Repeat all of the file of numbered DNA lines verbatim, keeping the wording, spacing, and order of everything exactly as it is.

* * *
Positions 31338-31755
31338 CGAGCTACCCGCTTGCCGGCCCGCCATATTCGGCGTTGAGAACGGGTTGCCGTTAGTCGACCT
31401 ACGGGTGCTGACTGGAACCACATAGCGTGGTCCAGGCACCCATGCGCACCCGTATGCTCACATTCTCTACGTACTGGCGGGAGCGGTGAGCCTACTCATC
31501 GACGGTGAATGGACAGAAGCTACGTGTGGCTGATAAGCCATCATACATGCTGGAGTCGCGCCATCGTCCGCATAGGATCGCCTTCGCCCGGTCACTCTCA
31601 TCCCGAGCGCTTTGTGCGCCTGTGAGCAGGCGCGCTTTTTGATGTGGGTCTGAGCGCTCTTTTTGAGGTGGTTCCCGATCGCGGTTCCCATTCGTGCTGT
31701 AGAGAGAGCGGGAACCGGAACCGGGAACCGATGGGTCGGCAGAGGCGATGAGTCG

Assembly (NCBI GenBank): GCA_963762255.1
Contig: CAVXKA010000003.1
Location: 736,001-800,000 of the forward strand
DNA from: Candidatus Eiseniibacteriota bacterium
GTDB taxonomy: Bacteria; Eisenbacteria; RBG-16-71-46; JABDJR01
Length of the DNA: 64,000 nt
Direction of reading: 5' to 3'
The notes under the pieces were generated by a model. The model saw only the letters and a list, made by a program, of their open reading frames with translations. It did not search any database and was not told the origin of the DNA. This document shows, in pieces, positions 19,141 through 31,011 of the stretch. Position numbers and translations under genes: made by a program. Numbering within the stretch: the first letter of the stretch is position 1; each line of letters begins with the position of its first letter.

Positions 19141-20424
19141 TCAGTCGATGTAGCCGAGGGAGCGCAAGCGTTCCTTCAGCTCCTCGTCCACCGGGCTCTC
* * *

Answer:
Positions 31338-31755
31338 CGAGCTACCCGCTTGCCGGCCCGCCATATTCGGCGTTGAGAACGGGTTGCCGTTAGTCGACCT
31401 ACGGGTGCTGACTGGAACCACATAGCGTGGTCCAGGCACCCATGCGCACCCGTATGCTCACATTCTCTACGTACTGGCGGGAGCGGTGAGCCTACTCATC
31501 GACGGTGAATGGACAGAAGCTACGTGTGGCTGATAAGCCATCATACATGCTGGAGTCGCGCCATCGTCCGCATAGGATCGCCTTCGCCCGGTCACTCTCA
31601 TCCCGAGCGCTTTGTGCGCCTGTGAGCAGGCGCGCTTTTTGATGTGGGTCTGAGCGCTCTTTTTGAGGTGGTTCCCGATCGCGGTTCCCATTCGTGCTGT
31701 AGAGAGAGCGGGAACCGGAACCGGGAACCGATGGGTCGGCAGAGGCGATGAGTCG

Assembly (NCBI GenBank): GCA_963762255.1
Contig: CAVXKA010000003.1
Location: 736,001-800,000 of the forward strand
DNA from: Candidatus Eiseniibacteriota bacterium
GTDB taxonomy: Bacteria; Eisenbacteria; RBG-16-71-46; JABDJR01
Length of the DNA: 64,000 nt
Direction of reading: 5' to 3'
The notes under the pieces were generated by a model. The model saw only the letters and a list, made by a program, of their open reading frames with translations. It did not search any database and was not told the origin of the DNA. This document shows, in pieces, positions 19,141 through 31,011 of the stretch. Position numbers and translations under genes: made by a program. Numbering within the stretch: the first letter of the stretch is position 1; each line of letters begins with the position of its first letter.

Positions 19141-20424
19141 TCAGTCGATGTAGCCGAGGGAGCGCAAGCGTTCCTTCAGCTCCTCGTCCACCGGGCTCTC